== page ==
Bowing to public pressure, the Fish and Boat Commission has reversed course and no longer intends to close two trout hatcheries that produce 750,000 fish a year.
But the decision only creates room for more controversy as the agency has given itself two years to come up with a new way to generate the $2 million a year the Fish and Boat Commission said it expected to save by closing the hatcheries in Centre and Potter counties.
Rep. Gary Haluska,
D-Patton, the Democratic chairman of the House game and fisheries committee, said the decision is good news. Haluska had criticized the planned closings, not only because they would have reduced the number of trout available for fishing enthusiasts, but also because the state had recently spent millions in grant funds fixing up the Bellefonte hatchery.
The reversal by the agency clearly related to the public pressure about the planned hatchery closings, Haluska said.
“They got push back from the Legislature that it’s not going to be a good idea to take away 750,000 trout,” Haluska said.
The two hatcheries that had been on the chopping block are among 15 operated by the Fish and Boat Commission in Pennsylvania.
The Fish and Boat Commission has given itself two years to come up with a plan to find another source of the revenue.
Two options appear to be on the table: Charging a fee to businesses that use large amounts of water, or raising the cost of a fishing license.
Fred Bohls, of Mechanicsburg, chairman of the legislative committee for the Pennsylvania Council of Trout Unlimited, said that he is worried about the long-term implications of raising license fees.
“Every time you raise license fees, you lose people, and some (of) them you never get back,” he said.
Eric Levis, a spokesman for the Fish and Boat Commission, said that because of the prospect of losing anglers over a license fee increase, that option would be “a last resort.”
Bohls said that he prefers the notion of generating money by charging businesses that use large amounts of water.
In Pennsylvania, by far, the largest users of water are electric companies.
The natural gas industry, which uses water in the fracking process, had been the fastest-growing user of water, but that industry’s impact is dwarfed by the power plants.
At its peak, the gas industry was using 12 million gallons a day, while electric power plants use 6.4 billion gallons of water a day.
Fish and Boat Commission executive director John Arway, in arguing for these types of fees, has called Pennsylvania’s failure to charge large water users “highway robbery.”
Haluska said he doubts that any effort to collect a fee on industrial water users will be any more popular than the idea of closing the hatcheries.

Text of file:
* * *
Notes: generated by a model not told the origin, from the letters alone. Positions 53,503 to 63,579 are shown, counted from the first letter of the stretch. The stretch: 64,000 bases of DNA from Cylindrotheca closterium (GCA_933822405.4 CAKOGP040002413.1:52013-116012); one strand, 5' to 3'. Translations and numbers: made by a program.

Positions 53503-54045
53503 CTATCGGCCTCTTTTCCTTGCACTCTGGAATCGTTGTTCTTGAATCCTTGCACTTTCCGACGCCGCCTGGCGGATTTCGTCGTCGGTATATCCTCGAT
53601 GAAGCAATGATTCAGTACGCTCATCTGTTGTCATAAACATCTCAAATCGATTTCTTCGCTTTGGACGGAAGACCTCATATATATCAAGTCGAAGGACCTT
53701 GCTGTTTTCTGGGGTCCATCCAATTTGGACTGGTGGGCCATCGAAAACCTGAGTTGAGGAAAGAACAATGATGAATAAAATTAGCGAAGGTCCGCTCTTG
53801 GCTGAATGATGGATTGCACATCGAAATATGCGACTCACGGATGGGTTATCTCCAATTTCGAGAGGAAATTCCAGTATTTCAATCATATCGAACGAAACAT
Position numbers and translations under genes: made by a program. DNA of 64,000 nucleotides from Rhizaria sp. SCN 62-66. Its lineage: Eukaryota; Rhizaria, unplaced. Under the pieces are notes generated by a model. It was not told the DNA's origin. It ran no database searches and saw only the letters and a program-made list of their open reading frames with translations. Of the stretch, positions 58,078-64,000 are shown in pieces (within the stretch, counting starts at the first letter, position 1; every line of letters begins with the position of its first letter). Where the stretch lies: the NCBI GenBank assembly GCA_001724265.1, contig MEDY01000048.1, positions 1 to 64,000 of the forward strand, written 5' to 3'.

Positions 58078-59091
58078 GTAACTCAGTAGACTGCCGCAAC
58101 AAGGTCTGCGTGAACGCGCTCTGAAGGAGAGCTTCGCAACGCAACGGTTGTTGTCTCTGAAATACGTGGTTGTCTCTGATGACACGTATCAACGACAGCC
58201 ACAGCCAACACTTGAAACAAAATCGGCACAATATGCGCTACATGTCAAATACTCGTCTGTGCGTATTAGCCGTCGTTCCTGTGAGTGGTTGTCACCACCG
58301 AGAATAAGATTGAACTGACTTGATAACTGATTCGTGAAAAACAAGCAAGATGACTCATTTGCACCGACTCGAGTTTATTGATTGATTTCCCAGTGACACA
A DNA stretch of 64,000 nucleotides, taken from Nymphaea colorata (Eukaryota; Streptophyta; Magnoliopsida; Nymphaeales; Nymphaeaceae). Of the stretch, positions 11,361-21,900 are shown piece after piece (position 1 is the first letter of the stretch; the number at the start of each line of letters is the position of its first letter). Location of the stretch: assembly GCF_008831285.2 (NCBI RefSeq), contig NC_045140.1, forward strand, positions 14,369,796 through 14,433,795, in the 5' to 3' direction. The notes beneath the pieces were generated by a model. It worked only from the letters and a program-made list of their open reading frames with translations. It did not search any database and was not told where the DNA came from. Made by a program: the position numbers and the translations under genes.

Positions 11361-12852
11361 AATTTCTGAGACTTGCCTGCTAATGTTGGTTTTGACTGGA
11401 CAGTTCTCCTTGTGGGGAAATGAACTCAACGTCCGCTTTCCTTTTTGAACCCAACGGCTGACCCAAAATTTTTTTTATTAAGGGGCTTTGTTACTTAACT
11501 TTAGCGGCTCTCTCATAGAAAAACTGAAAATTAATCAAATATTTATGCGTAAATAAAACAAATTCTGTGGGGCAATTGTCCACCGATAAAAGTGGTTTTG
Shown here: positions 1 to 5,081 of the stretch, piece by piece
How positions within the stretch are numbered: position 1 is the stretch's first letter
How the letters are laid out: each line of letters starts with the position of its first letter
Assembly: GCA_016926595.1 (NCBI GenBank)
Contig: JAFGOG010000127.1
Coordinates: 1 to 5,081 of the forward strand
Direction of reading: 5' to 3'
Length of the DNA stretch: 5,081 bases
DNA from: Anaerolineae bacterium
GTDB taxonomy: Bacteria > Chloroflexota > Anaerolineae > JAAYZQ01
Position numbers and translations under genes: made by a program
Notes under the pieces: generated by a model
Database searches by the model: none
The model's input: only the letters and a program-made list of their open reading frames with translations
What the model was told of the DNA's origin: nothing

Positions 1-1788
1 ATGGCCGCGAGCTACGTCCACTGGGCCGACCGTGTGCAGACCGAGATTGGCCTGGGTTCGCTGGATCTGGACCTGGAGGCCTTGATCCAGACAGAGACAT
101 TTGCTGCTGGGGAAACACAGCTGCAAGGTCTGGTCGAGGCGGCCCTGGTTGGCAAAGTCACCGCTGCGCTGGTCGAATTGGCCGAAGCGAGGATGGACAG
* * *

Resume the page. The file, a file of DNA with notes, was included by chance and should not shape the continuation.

“They’ve been cutting taxes for corporations,” Haluska said. “I don’t know if it will get any traction.”
Haluska said he believes the Fish and Boat Commission ought to to consider the increase in the cost of a fishing license, which is now $21 for a Pennsylvania resident. The last time the state raised the cost of a fishing license was in 2005.
Researchers from Penn State found that license increases do tend to deter some people from buying new licenses. But the researchers found that in most cases, the increase still generates enough increased revenue to more than compensate for the losses from anglers who decide not to renew their licenses.
Fishing enthusiasts bought 852,944 fishing licenses last year, a 5.8 percent increase over 2011. However, the number of licenses sold in 2012 was still down 26 percent compared to the all-time high of 1990 when there were 1.16 million fishing licenses sold in Pennsylvania.
The year before the last license fee increase, the state sold more than 900,000 licenses. It has not broken 900,000 since. But the increased cost of a license did translate into more revenue for the Fish and Boat Commission. Last year, the agency brought in $19.5 million from the sale of the 852,944 licenses, compared to $15.4 million in revenue from the 909,140 licenses sold in 2004.
Bohls said the problem might not be so bad if the state had devoted more of the money it receives from an impact fee charge to natural gas companies to the commission. The state collected more than $200 million from gas companies in 2012. Most of that money went to local communities and counties where there is gas drilling, but $25 million went to state agencies. The Fish and Boat Commission’s share of that revenue was just $1 million.
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